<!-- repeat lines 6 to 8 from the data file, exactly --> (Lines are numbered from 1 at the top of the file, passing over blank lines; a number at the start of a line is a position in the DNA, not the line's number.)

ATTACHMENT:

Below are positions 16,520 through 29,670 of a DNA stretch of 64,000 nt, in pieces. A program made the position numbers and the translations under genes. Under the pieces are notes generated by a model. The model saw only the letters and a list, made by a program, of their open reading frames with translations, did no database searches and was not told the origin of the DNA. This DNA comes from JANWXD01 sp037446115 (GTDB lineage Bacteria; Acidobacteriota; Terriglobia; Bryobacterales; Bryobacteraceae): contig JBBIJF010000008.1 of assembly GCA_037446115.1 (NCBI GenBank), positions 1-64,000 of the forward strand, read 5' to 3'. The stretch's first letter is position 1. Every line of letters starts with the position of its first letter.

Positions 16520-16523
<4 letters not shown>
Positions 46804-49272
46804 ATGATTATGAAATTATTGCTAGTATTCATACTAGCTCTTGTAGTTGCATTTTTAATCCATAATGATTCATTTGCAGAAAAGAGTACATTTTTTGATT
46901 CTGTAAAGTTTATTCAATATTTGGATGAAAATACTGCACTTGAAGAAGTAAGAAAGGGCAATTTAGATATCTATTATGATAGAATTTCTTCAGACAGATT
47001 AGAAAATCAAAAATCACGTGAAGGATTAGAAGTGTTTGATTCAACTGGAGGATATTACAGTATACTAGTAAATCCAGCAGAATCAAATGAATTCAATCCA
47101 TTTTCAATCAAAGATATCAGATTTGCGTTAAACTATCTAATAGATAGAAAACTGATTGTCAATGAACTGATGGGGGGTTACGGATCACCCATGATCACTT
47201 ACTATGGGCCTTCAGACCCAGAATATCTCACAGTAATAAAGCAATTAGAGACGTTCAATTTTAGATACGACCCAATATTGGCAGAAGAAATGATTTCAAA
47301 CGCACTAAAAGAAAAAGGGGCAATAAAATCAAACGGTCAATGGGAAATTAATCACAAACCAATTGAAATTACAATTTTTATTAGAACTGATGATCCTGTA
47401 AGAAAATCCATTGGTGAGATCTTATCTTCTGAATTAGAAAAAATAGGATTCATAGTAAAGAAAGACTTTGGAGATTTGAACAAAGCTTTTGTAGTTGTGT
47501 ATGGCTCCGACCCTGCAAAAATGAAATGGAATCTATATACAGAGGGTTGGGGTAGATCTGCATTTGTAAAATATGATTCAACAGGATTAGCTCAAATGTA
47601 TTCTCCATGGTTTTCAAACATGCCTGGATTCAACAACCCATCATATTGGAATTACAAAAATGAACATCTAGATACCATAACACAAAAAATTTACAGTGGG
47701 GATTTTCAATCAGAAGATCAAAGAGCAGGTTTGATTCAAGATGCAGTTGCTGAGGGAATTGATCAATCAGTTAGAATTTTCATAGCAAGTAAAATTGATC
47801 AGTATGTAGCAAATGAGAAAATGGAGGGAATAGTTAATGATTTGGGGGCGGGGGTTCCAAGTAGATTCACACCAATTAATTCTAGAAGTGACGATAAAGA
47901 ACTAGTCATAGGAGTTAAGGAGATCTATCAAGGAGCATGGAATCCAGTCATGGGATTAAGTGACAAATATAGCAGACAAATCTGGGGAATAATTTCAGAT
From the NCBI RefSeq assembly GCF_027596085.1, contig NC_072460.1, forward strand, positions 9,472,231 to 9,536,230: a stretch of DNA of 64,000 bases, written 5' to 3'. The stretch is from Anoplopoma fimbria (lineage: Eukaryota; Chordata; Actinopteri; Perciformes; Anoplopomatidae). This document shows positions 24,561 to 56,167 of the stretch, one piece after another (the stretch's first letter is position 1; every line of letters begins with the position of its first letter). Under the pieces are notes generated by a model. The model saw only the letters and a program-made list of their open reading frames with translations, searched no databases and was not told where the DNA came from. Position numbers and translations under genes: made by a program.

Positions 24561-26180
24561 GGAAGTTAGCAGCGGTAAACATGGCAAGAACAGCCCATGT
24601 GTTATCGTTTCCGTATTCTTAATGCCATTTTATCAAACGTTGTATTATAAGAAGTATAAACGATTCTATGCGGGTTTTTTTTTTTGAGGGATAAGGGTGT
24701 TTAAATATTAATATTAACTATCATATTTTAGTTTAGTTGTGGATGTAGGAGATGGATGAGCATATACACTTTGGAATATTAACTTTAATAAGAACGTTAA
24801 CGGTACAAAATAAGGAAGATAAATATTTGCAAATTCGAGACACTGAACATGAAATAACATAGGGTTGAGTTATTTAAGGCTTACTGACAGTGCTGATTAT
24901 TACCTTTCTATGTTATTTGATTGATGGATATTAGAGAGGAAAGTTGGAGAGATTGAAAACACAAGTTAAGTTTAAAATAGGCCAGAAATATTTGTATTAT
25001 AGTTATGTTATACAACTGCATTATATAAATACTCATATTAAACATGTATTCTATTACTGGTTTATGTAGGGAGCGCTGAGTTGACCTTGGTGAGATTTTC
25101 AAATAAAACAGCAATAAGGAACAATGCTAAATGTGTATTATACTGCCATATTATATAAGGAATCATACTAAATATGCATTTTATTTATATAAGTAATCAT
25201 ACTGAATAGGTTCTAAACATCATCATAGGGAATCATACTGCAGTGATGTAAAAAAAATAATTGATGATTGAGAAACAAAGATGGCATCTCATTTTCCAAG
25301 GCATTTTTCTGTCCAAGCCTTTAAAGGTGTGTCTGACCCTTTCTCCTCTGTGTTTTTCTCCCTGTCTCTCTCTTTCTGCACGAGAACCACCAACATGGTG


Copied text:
46901 CTGTAAAGTTTATTCAATATTTGGATGAAAATACTGCACTTGAAGAAGTAAGAAAGGGCAATTTAGATATCTATTATGATAGAATTTCTTCAGACAGATT
47001 AGAAAATCAAAAATCACGTGAAGGATTAGAAGTGTTTGATTCAACTGGAGGATATTACAGTATACTAGTAAATCCAGCAGAATCAAATGAATTCAATCCA
47101 TTTTCAATCAAAGATATCAGATTTGCGTTAAACTATCTAATAGATAGAAAACTGATTGTCAATGAACTGATGGGGGGTTACGGATCACCCATGATCACTT